This is a series on kimchi. Kimchi is the food of my people. I love kimchi and if you’re reading this, I suspect you do too.
I’m sure you already know, but not all kimchi is the same. There are multiple varieties (over 200!) and every cook makes kimchi their own way.
Then there’s the fermentation process. Kimchi tastes different depending on its ripeness and place in the fermentation process. What is kimchi ripeness? Well, just like you know when a peach is ripe, you know when kimchi is ripe. You can tell by the smell, color, and texture.
Fresh kimchi smells salty, like the sea. The cabbage leaves are crunchy and crisp, while the flavor is fresh and raw. You will see lots of white cabbage and little bits of yellow or green on the tips of the leaves. The spice paste looks smeared on top of the cabbage leaves, a separate element completely.
Fresh kimchi is packed into jars on the day that it’s made. The taste is completely different because fermentation has not yet begun its work. The equivalent is probiotic cultures that have been added to milk; it’s not yogurt yet, although all the raw ingredients are there.
As kimchi ages, the fermentation process begins. Bubbles work their way up from the bottom of the kimchi jar, much the same way yeast works in a batch of dough. After a day or two (sometimes longer), the kimchi has ripened and is ready to eat.
Ripe Kimchi has a softer texture although it’s still somewhat crunchy. The flavor and aroma is strong and pungent. Now that “raw” taste is gone and there’s a new flavor profile: distinctively sour and funky. It tastes and smells like kimchi!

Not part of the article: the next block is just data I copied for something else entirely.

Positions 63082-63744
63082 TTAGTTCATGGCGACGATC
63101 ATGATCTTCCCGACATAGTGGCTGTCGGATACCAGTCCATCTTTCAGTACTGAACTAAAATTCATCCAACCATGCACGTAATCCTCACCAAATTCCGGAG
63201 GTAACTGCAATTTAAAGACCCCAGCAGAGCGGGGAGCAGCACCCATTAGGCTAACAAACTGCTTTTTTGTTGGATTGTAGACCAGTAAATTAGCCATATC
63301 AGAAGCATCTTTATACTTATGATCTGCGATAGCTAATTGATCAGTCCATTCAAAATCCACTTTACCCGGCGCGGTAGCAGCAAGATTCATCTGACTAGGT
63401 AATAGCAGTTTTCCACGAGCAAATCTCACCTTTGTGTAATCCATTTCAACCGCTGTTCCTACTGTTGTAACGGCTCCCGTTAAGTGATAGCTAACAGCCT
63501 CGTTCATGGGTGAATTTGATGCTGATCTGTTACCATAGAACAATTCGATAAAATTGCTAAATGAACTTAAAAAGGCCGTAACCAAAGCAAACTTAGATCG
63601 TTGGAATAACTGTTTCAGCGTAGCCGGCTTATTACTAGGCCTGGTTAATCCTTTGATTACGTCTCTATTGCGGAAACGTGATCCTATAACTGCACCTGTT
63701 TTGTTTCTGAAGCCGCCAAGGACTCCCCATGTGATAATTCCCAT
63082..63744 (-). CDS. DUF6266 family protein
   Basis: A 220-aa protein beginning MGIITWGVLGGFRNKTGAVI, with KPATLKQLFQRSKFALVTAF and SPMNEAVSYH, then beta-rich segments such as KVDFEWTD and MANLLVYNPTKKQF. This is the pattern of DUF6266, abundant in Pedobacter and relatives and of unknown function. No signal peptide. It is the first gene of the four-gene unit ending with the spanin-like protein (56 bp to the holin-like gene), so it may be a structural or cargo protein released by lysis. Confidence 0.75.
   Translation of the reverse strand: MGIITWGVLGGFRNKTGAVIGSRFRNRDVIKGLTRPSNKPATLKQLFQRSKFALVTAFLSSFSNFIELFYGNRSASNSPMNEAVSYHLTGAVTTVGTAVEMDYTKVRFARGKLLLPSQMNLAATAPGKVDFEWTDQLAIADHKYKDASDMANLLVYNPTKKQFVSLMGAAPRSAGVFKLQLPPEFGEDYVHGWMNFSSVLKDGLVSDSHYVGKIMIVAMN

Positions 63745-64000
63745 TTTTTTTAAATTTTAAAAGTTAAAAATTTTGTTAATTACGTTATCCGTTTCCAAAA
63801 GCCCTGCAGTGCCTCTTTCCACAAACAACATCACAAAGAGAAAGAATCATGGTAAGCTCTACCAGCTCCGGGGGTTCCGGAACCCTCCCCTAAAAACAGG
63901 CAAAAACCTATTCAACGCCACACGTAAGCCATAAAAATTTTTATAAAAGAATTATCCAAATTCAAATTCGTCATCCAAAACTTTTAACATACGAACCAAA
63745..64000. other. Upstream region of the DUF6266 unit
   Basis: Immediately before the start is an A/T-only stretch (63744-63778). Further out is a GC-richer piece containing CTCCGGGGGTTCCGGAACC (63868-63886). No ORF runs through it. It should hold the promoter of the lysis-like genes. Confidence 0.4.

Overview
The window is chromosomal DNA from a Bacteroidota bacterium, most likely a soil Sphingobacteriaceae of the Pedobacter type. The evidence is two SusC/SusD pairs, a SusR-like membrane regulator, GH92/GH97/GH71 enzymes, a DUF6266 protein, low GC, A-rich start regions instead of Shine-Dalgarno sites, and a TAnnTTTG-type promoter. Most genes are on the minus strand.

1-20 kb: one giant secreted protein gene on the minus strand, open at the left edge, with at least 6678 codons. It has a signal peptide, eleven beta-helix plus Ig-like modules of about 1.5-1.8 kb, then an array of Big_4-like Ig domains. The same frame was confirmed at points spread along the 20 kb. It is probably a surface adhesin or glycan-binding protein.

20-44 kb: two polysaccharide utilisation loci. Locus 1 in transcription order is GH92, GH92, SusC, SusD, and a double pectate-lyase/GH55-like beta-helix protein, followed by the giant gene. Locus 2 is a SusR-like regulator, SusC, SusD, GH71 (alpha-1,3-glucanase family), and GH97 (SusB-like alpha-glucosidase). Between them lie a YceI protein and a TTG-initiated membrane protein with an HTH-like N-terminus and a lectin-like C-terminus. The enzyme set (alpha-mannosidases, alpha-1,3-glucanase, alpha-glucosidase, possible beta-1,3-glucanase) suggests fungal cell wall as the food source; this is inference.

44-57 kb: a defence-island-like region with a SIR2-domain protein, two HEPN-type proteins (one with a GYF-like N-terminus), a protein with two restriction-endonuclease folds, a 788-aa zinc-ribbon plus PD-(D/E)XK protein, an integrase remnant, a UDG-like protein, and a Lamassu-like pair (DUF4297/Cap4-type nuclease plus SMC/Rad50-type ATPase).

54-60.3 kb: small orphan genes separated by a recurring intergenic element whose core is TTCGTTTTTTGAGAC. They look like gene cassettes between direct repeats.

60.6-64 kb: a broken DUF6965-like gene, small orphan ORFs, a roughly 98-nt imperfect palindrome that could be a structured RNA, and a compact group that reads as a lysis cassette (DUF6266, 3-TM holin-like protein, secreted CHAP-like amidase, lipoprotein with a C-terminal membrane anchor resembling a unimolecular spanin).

Kimchi is perfectly ripe for the briefest of times. It continues to age and change, deepening in character and moving further along the fermentation process. When kimchi is ripe, it tastes best served at the table as banchan.
We’ve all bought a jar of kimchi and forgotten about it. Months later, we pull it out from the back of the fridge. But now the kimchi tastes, smells, and looks completely different. The kimchi is old and over-ripe.
Old kimchi is soft and fizzes in your mouth. It’s dark red, very juicy, and smells even funkier than usual. This kind of kimchi no longer tastes good when served at the table.
But old kimchi isn’t thrown away. Oh no, that would be like throwing away gold! Old kimchi tastes AMAZING in any dish that requires cooking or stewing.
Old, stinky kimchi is the backbone of the most iconic Korean stew: Kimchi Jjigae. The older and stinkier, the better! Don’t even try making Kimchi Jjigae with new kimchi. Or any cooked Korean dish, really. It will taste horrible!
Interestingly, most recipes don’t specify the age of kimchi in their recipes. They simply list kimchi as an ingredient, with no mention of what kind of kimchi to use. But ask any Korean cook and they’ll agree. For any cooked kimchi recipe, **old, mature kimchi preferred.**
Every Korean has a preference for kimchi that is underripe, just ripe, or over-ripe. Ask your favorite Korean and I bet they’ll tell you. I like kimchi that’s underripe to just ripe. Halmoni and my dad like kimchi that’s a little past perfectly ripe. But my mom prefers very ripe, mature kimchi.
Kimchi ripeness is so important that Korean markets sell kimchi with a date stamped on top. This tells you when the kimchi was packed.
Ingeniously, kimchi is eaten at every stage of the fermentation process. On the day when kimchi is freshly made and packed into jars, we eat bossam: freshly salted cabbage leaves, boiled pork, and a swipe of spicy radish paste. When kimchi is ripe, we serve it on the table as banchan. When kimchi is overly ripe, we throw it into a pot and make delicious jjigae.